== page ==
Since the days of metal type, the em dash has had a rocky history. Though it was common enough during and prior to that era, it saw a decline when Christopher Latham Sholes patented the first typewriter in the 1860s. Due to spatial limitations and the lack of a shift mechanism, Sholes’s QWERTY keyboard had to prioritize certain characters over others; there was only room for one dash, and Sholes chose a version of the hyphen (Houston 160–161). The hyphen, then, had to act for all dashes—it entirely took the place of the en dash, and in order to create the em dash, typists would have to type two hyphens in a row. Modern word processors now have helpful shortcuts for typing the em dash, and will even autocorrect a double hyphen into an em dash, but the remnants of this reliance on hyphens can be seen in comic books, where it is still lettering practice to use the double hyphen instead of the em dash (Klein).

The em dash has also experienced shifts in attitude; as with all aspects of the English language, it has both its proponents and its detractors, but there have been clear trends in its popularity. Its informality and versatility were, at one time, viewed as drawbacks; as Norris explains, “[t]he sheer range of its use suggests that it’s a lazy, all-purpose substitute for more disciplined forms of punctuation” (136). Truss similarly describes how it was “seen as the enemy of grammar” because it is so prevalent in email and texting communication, which are often characterized by “overtly disorganized thought” (157). Norris also notes that women often use em dashes (136), which is, in itself, an explanation for the contempt it has faced, since things used and enjoyed by women tend to be derided in modern society.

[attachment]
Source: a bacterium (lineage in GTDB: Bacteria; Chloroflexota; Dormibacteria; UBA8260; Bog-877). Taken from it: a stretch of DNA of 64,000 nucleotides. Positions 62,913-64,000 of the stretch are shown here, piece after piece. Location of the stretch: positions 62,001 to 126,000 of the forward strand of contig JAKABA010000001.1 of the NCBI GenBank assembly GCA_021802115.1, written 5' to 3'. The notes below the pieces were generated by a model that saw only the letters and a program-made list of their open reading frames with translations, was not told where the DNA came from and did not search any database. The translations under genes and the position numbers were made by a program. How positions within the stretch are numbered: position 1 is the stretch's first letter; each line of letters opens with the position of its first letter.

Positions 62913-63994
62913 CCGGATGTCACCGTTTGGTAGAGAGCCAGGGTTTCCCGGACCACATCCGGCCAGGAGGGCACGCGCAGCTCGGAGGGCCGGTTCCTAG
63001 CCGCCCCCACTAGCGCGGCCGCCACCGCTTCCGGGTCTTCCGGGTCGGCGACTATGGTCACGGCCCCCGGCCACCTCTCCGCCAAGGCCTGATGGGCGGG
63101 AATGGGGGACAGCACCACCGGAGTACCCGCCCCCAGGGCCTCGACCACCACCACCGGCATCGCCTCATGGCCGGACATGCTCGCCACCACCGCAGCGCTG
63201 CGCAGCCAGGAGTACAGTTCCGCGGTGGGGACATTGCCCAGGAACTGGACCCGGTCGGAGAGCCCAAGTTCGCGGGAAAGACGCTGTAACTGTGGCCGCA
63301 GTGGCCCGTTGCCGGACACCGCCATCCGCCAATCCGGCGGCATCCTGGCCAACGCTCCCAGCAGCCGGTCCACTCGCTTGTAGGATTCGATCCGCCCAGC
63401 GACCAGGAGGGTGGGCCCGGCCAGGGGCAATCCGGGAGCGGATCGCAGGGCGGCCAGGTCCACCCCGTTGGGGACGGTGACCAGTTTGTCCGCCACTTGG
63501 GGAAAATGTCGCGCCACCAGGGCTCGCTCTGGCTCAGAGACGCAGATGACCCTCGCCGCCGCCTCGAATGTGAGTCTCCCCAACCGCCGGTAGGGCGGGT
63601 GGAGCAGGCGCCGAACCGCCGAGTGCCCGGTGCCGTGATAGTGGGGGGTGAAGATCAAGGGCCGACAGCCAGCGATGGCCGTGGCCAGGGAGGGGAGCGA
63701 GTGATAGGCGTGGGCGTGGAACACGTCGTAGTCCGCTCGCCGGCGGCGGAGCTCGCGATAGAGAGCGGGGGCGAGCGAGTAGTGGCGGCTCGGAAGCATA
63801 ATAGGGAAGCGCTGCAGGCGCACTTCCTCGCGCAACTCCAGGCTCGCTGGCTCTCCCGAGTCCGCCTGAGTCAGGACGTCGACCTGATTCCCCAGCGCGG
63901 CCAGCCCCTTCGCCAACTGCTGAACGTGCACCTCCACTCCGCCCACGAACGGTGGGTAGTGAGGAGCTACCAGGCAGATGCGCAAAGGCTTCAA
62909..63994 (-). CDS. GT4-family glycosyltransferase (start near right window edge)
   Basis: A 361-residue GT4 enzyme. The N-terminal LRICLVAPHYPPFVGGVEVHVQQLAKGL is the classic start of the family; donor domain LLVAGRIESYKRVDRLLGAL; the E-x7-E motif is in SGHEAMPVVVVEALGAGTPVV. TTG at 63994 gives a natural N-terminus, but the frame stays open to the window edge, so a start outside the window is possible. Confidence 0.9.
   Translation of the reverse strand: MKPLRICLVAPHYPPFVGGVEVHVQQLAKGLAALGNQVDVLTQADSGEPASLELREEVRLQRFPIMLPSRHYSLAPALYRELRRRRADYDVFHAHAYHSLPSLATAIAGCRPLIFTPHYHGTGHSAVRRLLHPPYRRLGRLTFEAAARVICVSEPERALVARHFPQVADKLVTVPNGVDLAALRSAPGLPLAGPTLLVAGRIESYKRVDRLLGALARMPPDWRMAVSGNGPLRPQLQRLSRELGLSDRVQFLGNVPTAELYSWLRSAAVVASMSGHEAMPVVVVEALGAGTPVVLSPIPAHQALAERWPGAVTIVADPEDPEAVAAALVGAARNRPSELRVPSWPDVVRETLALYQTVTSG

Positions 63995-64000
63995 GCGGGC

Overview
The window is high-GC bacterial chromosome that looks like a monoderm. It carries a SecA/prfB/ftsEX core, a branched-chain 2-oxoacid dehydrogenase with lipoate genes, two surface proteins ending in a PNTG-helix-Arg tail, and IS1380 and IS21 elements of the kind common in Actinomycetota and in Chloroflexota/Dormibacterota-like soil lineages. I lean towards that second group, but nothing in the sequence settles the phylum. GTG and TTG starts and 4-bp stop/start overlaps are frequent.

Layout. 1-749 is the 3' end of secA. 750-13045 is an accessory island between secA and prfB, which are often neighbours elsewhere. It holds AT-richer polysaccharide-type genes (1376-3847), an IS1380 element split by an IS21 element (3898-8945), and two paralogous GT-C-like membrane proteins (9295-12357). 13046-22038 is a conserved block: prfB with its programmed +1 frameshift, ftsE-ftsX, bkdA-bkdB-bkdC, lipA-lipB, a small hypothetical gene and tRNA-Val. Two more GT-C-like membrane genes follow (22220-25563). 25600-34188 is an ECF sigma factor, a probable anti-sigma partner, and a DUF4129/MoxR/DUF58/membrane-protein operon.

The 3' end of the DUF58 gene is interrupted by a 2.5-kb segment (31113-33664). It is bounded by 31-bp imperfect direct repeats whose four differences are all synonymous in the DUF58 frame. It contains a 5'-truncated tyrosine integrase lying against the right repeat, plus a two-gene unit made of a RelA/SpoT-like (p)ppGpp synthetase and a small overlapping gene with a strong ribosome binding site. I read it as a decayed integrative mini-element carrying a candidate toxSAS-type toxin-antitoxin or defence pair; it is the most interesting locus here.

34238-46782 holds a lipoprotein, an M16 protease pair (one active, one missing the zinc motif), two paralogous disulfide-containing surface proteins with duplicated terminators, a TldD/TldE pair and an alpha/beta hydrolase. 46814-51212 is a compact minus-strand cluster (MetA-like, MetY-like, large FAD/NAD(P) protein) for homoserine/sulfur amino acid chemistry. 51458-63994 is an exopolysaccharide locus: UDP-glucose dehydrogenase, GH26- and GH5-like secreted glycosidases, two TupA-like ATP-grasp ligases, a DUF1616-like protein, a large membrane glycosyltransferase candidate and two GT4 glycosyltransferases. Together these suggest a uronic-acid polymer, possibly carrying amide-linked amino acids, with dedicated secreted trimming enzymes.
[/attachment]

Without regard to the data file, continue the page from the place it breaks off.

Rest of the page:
The em dash is, however, seeing a return to popularity, and an increase in respect. As Gopen describes, beginning in the 1960s—when using the em dash would have gotten him “sent straightaway to the headmaster’s office to be reprimanded for [his] act of moral turpitude”—first fiction writers, and then journalists, began employing the em dash (13). As the em dash became useful to writers, it “slowly assumed a rightful place in writing,” and eventually even grammar books began to accept it (13). It is no longer disparaged—except, perhaps, by the stuffiest of grammar snobs—and this is a victory for writers, as it presents them with “better ways to send interpretive signals to their readers” (13), as has been demonstrated by the earlier comparison of different tones expressed by various punctuation marks.